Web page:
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Yup, it was that easy for Rip Hamilton and the Pistons

If you were one of the 15 000-plus that paid some of your hard-earned money to watch the Toronto Raptors on Wednesday night, I hate to be the bearer of bad news, but the team basically wiped their you know whats with your money…and laughed while doing it.

The Raptors got off to a fine start, and looked like the better team for much of the first quarter. Then, as they did in Detroit a couple of weeks ago, the Raptors turned the ball over at an astonishing rate and became increasingly lazy. Only this time, there was no miraculous rally. The Raps simply quit.

It was truly hideous to watch for basketball fans, whether you support the Raptors or not. They bumbled and stumbled up and down the court, committed foolish and careless turnovers (23 in total) without being forced into them by the Pistons’ defence, struggled to in-bound the ball, barely raised an arm on defence while Rip Hamilton and Tracy McGrady partied like it was 2005, and worst of all, never looked down about the fact they were being humiliated by a horrible team.

If you saw any post-practice scrums from Tuesday, or read Holly’s practice notes, you likely noticed that most of the discussions were about the players’ plans for the holidays. I’m not suggesting that the Raptors’ practice on Tuesday was insufficient, but just by watching how little interest the team had tonight, you have to wonder if the Raptors had already checked out and were thinking about their mini-vacations. Young team or not, that’s unacceptable for million-dollar athletes.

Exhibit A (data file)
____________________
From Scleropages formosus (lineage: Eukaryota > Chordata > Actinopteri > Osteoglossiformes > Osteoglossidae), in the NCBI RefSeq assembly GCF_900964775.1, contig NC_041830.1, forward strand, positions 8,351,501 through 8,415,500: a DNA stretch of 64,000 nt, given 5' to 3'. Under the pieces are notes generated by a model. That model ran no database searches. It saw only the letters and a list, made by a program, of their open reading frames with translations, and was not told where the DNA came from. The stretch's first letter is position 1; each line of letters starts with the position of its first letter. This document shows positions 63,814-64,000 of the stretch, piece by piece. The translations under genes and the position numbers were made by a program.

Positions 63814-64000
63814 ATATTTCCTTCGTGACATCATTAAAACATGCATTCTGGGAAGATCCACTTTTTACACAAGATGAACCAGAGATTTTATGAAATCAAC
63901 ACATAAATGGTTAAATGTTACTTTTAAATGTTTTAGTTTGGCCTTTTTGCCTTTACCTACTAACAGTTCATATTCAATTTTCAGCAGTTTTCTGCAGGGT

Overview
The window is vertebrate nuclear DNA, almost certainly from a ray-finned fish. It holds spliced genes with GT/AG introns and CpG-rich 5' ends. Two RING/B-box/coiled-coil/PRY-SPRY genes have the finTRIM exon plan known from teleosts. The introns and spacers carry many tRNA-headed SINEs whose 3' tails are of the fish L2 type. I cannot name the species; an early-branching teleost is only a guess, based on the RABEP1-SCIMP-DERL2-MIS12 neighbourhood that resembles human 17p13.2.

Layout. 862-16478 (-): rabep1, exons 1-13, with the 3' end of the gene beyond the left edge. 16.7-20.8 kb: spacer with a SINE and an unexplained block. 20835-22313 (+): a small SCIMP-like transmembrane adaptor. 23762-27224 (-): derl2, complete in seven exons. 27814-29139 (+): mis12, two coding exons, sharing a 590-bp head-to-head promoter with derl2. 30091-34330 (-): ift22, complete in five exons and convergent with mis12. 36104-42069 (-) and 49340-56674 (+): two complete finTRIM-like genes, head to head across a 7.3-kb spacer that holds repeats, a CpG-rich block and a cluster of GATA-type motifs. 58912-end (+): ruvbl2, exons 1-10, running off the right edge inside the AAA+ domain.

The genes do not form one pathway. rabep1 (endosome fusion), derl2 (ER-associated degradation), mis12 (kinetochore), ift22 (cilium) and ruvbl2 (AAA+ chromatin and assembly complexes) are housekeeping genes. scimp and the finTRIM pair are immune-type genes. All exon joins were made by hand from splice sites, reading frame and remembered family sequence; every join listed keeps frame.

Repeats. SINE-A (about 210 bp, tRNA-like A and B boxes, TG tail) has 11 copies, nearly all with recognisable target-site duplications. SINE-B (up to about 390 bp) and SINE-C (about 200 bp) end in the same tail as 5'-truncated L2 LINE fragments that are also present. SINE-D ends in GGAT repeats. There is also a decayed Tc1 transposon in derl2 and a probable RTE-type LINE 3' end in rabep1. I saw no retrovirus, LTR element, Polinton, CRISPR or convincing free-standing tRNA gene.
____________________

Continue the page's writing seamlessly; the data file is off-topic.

I guess an eternal optimist can come up with a list of excuses. The Raptors have been banged up for a while. They have barely had enough bodies to practice. Amir Johnson and Andrea Bargnani left tonight’s game (only Bargnani returned afterwards). The Pistons came in fired up after blowing a 25-point lead to the Raptors in Detroit. All of those are viable excuses in a close game, or in a game that just gets away from an inexperienced team late.

But this was a blowout by halftime, in the team’s last game before a five-day break between games. They should have come out and played with an intensity that some call “balls to the wall.”

I’ve been watching the NBA, and sports in general, long enough to know that sometimes blowouts happen, and there is no explanation for it. But at least look disgusted, show some passion, get ejected. Do something to show the paying fans that you give a bleep. On Wednesday night, while being dismantled by the lowly Pistons, from the coaching staff to the last guy on the bench, the Raptors looked as fired up and angry as a group of nuns in a convent.

As bad as the Pistons are, you would have to deduce that the Raptors are significantly worse right now. In two meetings over a span of 12 days, the Pistons have absolutely dominated Toronto for about five quarters, with the Raptors using one incredible 15-minute run to split the two games.